“Truth-more precisely, an accurate understanding of reality-is the essential foundation for producing good outcomes.”
Have you ever wondered with hindsight why a project failed, despite all your effort?
In “Principles”, Ray Dalio outlines how he thinks people can be more successful. The goal of his essay is to make a reader think (1) what she wants, (2) what is true and (3) what to do about this. As explained in the essay’s introduction, principles are ways of successfully dealing with the laws of nature or the laws of life. People who understand more principles well can take action more effectively.
This argument – by better understanding reality we can improve our performance – compels me. We let what we wish to be true stand in the way of what is true. In the last two months, I built a team for a summer program of a new higher education institute in Amsterdam, assuming that the institute would happily work with us. If the institute turns out not to want any external help, my misunderstanding of reality led to an unsuccessful project.
“I believe that the way we make our dreams reality is by constantly engaging with reality in pursuit of our dreams and by using these encounters to learn more about reality itself and how to interact with it in order to get what we want.”
To improve my understanding of reality, I have used two methods. The first method aims to identify shortcomings and failures in past projects; the second aims to reduce failure in the future by writing down expected problems.
Method 1: learning from the past
Take time to reflect on your three most recent work experiences. Why did you start those projects, jobs or companies? In what sense were you successful? Where did you fail? Why did you fail?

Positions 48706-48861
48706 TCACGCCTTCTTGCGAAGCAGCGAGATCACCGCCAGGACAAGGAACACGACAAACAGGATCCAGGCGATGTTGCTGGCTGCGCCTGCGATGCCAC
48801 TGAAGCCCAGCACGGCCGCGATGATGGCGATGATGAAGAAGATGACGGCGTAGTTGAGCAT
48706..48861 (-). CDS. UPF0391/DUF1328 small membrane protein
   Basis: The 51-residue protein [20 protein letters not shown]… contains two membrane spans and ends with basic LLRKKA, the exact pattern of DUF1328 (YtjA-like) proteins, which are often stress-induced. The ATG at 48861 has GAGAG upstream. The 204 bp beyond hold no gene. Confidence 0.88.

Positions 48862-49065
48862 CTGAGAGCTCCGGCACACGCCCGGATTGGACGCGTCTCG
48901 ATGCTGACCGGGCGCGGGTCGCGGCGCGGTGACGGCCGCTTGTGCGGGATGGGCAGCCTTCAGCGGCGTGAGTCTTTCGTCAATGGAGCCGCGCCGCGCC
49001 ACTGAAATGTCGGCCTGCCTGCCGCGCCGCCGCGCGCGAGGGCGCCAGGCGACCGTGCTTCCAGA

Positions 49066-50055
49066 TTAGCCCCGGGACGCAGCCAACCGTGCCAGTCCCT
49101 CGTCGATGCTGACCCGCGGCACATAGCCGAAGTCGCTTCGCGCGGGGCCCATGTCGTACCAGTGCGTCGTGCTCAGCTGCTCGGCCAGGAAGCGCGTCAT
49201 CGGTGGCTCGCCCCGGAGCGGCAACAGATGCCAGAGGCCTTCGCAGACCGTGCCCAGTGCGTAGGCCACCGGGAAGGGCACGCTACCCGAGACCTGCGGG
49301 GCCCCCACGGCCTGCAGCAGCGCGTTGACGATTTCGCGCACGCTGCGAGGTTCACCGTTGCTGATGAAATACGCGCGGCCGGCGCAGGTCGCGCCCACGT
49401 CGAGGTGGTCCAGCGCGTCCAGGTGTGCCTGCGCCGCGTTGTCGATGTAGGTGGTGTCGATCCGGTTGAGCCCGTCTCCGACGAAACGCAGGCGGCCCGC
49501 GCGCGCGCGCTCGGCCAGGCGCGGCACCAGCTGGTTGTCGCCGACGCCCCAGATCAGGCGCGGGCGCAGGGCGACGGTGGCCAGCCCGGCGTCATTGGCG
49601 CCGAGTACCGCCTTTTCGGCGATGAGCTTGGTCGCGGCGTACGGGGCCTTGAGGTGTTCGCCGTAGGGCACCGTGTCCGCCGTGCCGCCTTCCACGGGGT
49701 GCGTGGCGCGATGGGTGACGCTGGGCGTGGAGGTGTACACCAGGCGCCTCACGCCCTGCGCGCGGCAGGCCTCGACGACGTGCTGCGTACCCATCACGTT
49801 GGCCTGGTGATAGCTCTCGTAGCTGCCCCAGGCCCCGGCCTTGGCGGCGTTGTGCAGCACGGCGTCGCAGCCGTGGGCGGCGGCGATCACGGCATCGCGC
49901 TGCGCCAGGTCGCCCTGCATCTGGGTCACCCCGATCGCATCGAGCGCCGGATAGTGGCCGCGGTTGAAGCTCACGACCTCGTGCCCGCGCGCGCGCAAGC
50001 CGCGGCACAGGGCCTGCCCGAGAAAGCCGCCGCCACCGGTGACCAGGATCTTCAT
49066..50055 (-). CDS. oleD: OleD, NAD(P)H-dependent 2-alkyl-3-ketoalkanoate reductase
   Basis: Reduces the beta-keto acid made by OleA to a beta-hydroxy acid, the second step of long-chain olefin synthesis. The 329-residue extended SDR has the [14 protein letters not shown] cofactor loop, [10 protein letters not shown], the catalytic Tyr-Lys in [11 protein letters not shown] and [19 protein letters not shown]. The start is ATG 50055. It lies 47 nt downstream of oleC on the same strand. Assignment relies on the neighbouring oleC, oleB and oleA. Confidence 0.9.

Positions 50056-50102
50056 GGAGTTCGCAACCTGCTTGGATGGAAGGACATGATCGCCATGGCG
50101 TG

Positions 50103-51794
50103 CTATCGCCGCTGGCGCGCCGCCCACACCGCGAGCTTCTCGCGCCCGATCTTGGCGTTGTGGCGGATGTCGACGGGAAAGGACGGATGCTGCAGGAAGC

I keep a “Learning Journal” on all projects I have started or joined. Below is one entry of my Learning Journal that reflects on Cool Schools. Read it to understand the questions I ask myself.
How do you reflect on past failures or shortcomings in work? How do you keep “lessons” in sight, to avoid making a mistake multiple times?
Method 2: anticipating the future
To reduce chances of future failure, anticipate your problems today. Ray Dalio suggests a 5-step process: write down your biggest goals; identify the problems that stand in the way of your goals; accurately diagnose the problem; design an action plan that gets you around the problem; execute.
Below are the first 3 steps for one of my dreams for the next year: to organize a leadership program for my dearest friends in the Rocky Mountains. I put it here not because the content is interesting, but so you have an idea of the first steps.
What are your dreams? Do you have ways to keep in sight the potential deal-breakers?
What do you think of these methods? Do you consider it a waste of time to think about problems ahead of time? Do you understand “reality” through intuition? Do you have ways of better understanding reality?
Like Ray Dalio’s style? Want to learn more about the economy? See this 31-minute video.